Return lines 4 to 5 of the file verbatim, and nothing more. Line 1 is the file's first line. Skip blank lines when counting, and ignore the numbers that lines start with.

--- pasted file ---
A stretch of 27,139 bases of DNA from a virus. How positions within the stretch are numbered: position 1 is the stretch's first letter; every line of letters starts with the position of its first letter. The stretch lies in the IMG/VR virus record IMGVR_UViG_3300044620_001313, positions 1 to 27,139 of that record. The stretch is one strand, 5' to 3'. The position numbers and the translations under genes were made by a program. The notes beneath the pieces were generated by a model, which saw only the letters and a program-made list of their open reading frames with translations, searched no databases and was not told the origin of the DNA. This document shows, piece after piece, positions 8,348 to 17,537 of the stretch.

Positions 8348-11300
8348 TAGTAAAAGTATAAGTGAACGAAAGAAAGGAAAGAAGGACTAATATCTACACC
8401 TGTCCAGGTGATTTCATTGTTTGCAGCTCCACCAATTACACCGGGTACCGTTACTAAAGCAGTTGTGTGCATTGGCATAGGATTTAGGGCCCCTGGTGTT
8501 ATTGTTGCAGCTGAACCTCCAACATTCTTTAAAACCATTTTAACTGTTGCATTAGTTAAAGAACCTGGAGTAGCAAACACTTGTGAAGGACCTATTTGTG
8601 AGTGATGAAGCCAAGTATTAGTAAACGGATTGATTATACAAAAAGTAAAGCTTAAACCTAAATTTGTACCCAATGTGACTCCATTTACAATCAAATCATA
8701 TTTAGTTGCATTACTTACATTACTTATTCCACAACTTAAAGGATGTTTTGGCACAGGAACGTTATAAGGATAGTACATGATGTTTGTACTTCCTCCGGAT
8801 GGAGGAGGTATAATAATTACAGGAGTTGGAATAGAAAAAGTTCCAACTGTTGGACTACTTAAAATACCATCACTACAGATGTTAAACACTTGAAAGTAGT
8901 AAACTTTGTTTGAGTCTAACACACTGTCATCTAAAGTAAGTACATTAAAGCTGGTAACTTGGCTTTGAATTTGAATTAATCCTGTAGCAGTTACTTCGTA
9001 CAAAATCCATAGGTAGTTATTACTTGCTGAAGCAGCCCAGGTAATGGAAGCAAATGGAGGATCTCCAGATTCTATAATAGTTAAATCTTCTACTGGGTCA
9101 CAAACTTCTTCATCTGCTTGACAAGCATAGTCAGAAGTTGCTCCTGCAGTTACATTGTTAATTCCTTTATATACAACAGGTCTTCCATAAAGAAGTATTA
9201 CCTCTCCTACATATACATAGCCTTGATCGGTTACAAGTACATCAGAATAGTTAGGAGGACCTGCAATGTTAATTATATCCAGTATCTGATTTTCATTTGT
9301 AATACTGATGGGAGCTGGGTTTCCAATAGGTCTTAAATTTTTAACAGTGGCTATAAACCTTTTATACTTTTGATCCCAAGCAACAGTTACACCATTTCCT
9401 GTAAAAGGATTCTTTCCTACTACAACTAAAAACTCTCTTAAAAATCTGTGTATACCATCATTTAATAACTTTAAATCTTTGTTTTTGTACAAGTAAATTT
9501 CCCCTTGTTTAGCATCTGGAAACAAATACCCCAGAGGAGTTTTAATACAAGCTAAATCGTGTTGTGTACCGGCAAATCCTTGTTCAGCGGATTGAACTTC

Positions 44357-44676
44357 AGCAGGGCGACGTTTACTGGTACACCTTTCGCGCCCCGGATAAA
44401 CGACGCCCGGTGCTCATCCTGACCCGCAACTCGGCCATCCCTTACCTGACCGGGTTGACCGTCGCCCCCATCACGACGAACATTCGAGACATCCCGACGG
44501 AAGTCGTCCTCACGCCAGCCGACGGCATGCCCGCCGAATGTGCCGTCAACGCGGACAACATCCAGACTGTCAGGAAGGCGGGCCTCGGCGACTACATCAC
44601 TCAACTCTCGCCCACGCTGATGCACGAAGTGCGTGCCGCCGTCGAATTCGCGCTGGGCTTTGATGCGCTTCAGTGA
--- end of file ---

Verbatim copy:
8401 TGTCCAGGTGATTTCATTGTTTGCAGCTCCACCAATTACACCGGGTACCGTTACTAAAGCAGTTGTGTGCATTGGCATAGGATTTAGGGCCCCTGGTGTT
8501 ATTGTTGCAGCTGAACCTCCAACATTCTTTAAAACCATTTTAACTGTTGCATTAGTTAAAGAACCTGGAGTAGCAAACACTTGTGAAGGACCTATTTGTG